Can Anyone Possibly Beat Abbey D’Agostino? NCAA Women’s Cross-Country Individual Preview
November 24, 2013
November 20, 2013
Undoubtedly by now, as a loyal LetsRun.com reader who reads all of the articles and clicks on all of the ads, you’ve read our 2013 NCAA Men’s Cross-Country individual preview, where Kennedy Kithuka is anointed as the overwhelming favorite, the choice of nearly 97% of the fans.
The women’s side is very similar to the men’s. Of the first 100 women’s vote in our contest, Abbey D’Agostino garnered 97 first place votes. So 97% favorites on both the men’s and women’s side.
D’Agostino was the runner-up last year to Betsy Saina but no one within 14 seconds of her finishing time from last year returns. Everyone else graduated.
D’Agostino was bound to come into 2013 as the big favorite, particularly after she became the first American to win NCAA 5,000 and 3,000 titles indoors in a career (let alone the same meet) in Arkansas. She then failed to make the US team for the Moscow World Championships. That failure actually helped her in terms of NCAA XC, as the most likely way for her to lose this was if she made Worlds, had to run through August, and got a limited buildup for cross-country.
D’Agostino Has Been Unchallenged So Far This Year
D’Agostino got a full buildup and has been great this year, winning every race she’s run. She won Paul Short by 26 seconds, the adidas Wisconsin meet by 13 seconds (which included LRC fans’ #3 pick Emily Sisson), the Ivy League championships by 40 seconds (which included studs Waverly Neer (US junior indoor 5k record holder and 2011 XC All-American) and Rachel Sorna (3-season All-American last year), and the Northeast Regionals by 11 seconds (which included Sisson yet again).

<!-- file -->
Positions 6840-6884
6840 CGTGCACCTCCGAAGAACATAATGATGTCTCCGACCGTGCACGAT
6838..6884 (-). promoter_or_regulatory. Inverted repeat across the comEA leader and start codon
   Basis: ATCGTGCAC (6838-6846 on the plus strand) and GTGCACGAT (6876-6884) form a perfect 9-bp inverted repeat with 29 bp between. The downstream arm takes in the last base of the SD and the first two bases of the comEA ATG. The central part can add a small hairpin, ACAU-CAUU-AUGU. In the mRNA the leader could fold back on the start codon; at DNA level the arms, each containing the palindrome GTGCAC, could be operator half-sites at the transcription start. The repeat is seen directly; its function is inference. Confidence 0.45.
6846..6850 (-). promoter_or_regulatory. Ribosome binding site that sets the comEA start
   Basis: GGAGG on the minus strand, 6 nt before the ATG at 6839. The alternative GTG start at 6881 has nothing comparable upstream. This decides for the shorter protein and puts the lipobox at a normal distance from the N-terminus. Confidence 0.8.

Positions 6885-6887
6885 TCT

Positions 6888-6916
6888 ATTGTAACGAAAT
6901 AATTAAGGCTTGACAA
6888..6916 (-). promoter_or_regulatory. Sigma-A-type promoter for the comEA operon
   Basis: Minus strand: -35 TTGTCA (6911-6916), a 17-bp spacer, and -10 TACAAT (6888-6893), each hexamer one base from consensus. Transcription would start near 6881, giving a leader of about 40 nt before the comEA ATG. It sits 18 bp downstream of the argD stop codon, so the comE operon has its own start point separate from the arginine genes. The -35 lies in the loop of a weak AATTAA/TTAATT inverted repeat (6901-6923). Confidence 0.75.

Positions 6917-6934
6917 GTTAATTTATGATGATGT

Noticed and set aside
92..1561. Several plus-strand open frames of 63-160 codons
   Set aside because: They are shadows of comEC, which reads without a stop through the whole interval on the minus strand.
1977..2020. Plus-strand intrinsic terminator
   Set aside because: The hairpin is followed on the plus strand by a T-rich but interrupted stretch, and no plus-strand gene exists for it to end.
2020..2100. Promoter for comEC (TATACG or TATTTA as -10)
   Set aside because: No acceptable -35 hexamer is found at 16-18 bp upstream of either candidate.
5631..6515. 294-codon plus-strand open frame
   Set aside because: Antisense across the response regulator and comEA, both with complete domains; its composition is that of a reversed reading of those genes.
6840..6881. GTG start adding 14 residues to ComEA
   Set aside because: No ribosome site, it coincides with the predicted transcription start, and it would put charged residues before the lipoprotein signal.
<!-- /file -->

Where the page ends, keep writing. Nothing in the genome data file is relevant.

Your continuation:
With those results and a 15:11 5,000 PR, could she possibly lose?
The answer to that question is, as always, yes. Anything is possible. Winning as a heavy favorite isn’t easy. Anyone remember when Jenny Barringer bombed as a 3:59 woman in 2009 and finished 169th in a race where she simply “lost her head?” If someone as good as Barringer with as good of a coach as Wetmore can do it, then it’s possible for D’Agostino, who is guided by Olympian Mark Coogan.
Women’s Individual Poll
|1.||Abbey D’Agostino (129) – Dartmouth SR-4||1333|
|2.||Emma Bates (3) – Boise State JR-3||884|
|3.||Emily Sisson – Providence SR-4||825|
|4.||Aisling Cuffe – Stanford JR-3||582|
|5.||Marielle Hall (1) – Texas SR-4||485|
|6.||Colleen Quigley – Florida State JR-3||454|
|7.||Elvin Kibet – Arizona SR-4||260|
|8.||Emily Lipari – Villanova SR-4||226|
|9.||Juliet Bottorff – Duke SR-4||223|
|10.||Shalaya Kipp – Colorado SR-4||206|
|11.||Laura Hollander – Cal Poly SO-2||203|
|12.||Sarah Collins – Providence SO-2||188|
|13.||Cally Macumber – Kentucky SR-4||179|
|14.||Shelby Houlihan – Arizona State JR-3||154|
|15.||Kelsey Santisteban (1) – California JR-3||111|
|16.||Emily Stites – William and Mary SO-2||108|
|17.||Elaina Balouris – William and Mary SR-4||97|
|18.||Katie Flood – Washington SR-4||91|